Birth Info & Choices
Will babies born in water drown?
A: If the baby is healthy, it is safe to be born in water. A baby will not start breathing until its face surfaces above the water, therefore it will not drown. The umbilical cord which is attached to the baby will provide oxygen to the baby from the placenta which is attached to the mother until the birth of the baby is complete.
How does the baby fit through the vagina and will it ever be normal again?
A: Every woman experiences her labour and birth differently. Every woman's birth story is different. Contractions help squeeze the baby down through the pelvis (the birth canal) and helps the cervix open up to 10cm. This is what is called the first stage of labour and can take an average of approximately 12-18 hours or sometimes less when it is not the woman's first baby, but remember every woman is different! Once the cervix is fully open (dilated) the baby can travel down from the uterus into the vaginal passage. It may take anywhere from 10 minutes to 2 hours to push a baby out once the cervix is 10cm dilated. The tissues at the outlet of the vagina are designed in a way in which they overlap each other. So in the event of childbirth, if the woman is able to take her time, the vagina is usually able to stretch and gently open to allow the baby to pass through, there is less likely to be trauma to the region. Some women may tear in the skin at the base of her vagina called the 'perineum', but this is rectified after birth with either good hygiene or if necessary, a local anaesthetic and a few stitches. The area has an abundant blood supply and heals quickly returning close to the original shape from pre-pregnancy.
My sister wants a homebirth. Is this dangerous?
A: The decision about how and where to give birth to a baby is always a very personal one.
A century ago, nearly all babies were born at home, usually with a midwife attending the birth. But now, most babies in first world countries are born in hospitals. A small but growing number of parents choose to have their baby at home or in the more homely setting of a midwife-operated birth centre within a hospital.
The best environment for a woman to give birth is a place in which she feels safe and comfortable – and that will differ for every couple. Homebirth in Australia is attended by usually 2 midwives and a comprehensive care plan is undertaken during the pregnancy to ensure all involved feel safe and supported and ready for any unexpected events unfolding during pregnancy/birth or even after the birth.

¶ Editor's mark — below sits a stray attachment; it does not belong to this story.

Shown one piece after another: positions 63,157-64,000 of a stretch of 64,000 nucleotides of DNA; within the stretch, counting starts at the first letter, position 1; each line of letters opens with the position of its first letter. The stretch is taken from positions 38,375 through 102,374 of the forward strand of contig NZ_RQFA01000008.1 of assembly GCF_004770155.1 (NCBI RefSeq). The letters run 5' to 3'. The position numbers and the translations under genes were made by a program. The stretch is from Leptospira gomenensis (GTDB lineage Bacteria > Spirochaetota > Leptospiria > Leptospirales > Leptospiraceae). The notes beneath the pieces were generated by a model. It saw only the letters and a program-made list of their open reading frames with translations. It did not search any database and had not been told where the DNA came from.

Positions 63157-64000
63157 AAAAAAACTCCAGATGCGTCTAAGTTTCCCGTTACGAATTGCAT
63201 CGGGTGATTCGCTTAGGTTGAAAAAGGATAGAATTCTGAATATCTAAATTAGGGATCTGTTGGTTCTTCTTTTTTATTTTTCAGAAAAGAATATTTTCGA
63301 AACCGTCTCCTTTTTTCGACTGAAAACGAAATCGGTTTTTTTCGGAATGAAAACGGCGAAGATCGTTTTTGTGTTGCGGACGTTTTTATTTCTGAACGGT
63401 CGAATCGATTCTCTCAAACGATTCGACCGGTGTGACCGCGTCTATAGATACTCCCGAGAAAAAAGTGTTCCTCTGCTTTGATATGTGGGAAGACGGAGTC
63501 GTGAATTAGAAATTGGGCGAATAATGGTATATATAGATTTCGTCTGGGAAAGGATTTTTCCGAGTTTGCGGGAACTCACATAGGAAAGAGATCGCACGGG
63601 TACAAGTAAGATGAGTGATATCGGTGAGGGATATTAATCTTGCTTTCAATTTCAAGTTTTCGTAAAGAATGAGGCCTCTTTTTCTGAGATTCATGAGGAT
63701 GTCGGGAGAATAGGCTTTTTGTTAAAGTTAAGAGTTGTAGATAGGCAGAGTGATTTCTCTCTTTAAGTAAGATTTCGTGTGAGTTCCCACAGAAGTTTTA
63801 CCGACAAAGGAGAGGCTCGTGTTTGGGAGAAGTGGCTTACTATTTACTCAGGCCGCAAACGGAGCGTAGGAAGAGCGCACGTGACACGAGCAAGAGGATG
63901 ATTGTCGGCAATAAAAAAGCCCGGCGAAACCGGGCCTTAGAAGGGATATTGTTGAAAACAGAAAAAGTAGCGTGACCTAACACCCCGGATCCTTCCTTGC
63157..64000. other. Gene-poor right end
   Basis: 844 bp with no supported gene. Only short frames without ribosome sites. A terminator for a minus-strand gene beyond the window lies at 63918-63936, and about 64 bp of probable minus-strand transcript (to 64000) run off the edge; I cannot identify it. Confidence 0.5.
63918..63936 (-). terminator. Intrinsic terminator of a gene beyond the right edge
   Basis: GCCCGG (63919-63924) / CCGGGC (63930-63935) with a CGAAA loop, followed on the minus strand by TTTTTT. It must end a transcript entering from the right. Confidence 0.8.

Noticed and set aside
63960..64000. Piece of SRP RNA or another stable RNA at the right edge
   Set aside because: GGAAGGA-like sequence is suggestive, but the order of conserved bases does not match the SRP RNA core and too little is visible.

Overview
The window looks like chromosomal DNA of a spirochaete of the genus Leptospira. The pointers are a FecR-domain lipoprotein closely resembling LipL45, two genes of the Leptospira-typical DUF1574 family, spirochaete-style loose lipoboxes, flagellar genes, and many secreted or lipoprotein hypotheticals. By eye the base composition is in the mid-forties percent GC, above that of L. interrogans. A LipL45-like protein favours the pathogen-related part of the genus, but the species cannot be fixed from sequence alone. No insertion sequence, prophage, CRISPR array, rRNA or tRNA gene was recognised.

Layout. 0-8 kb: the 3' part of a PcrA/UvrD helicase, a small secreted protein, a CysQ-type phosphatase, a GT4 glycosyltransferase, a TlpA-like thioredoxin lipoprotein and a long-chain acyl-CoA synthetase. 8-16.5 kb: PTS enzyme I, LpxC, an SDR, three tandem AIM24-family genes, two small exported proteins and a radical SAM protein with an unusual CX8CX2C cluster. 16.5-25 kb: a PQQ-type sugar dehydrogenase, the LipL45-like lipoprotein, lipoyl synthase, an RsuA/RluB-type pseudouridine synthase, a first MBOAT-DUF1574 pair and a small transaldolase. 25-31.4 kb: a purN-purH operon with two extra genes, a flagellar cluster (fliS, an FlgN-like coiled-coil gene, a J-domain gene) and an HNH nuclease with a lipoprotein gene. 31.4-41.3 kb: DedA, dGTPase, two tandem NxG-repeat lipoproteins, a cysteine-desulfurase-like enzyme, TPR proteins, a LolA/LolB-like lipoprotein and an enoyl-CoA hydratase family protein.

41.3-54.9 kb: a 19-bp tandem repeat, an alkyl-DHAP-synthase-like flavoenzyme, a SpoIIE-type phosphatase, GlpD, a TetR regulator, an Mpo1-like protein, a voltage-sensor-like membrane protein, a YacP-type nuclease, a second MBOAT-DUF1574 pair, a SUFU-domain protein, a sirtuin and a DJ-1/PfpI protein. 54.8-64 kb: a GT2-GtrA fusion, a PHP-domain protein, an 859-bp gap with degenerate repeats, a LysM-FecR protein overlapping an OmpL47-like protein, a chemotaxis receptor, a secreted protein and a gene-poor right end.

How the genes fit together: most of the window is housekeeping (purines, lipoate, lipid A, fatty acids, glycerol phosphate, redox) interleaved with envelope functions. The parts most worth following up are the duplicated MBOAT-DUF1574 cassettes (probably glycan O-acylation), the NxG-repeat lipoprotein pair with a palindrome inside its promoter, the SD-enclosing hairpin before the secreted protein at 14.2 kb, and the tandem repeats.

A woman also needs to decide who will provide medical care throughout their pregnancy (eg. a midwife, doctor or obstetrician) and who will be with them for the birth (including birth attendants such as doulas or family members).
Before deciding what is right for them it's important they find out more about the various options available as not all are available throughout Australia.
How does a woman know when to go to the hospital?
A: Towards the end of pregnancy a woman may have many contractions that make her think she is in labour.
The woman is encouraged to contact her caregiver/hospital for a number of different reasons eg. waters break, bleeding, regular contractions.
If after contacting them the woman is not given a specific time to go into the hospital then a good guide is when contractions are 4 minutes apart, lasting 1 minute, for at least one 1 hour.
The caregiver/hospital may tell her to stay home a bit longer usually because of the comforts of her own home.
Why do some women have cesareans?
A: Some reasons for cesareans are:
- Pregnant with more than two babies
- Prolapsed cord (cord comes out the vagina before the baby)
- Risk of a previous scar rupturing (rare)
- A very large baby
- A baby with and extremely large head
- Baby in a horizontal position and can't be turned
- The baby's heart rate drops significantly with birth not imminent
- Mother has genital herpes
Having a caesarean for a valid medical reason should not make a woman feel she is a failure. However, a caesarean is major surgery with risks to both mum and baby. In some cases it can save the life of the mother and/or the baby.
Do I have to get all my clothes off when I have a baby?
A: No is the short answer, it is personal preference. In saying that though many women find they get really hot in labour, clothes become too restrictive and they are in and out of the shower/bath. Your birthing environment should be treated like your bedroom, with those entering requesting permission and behaving accordingly. Privacy is very important for a woman to feel safe and allow labour to unfold naturally. You will need to ensure you have no undies on when the baby is being born!!!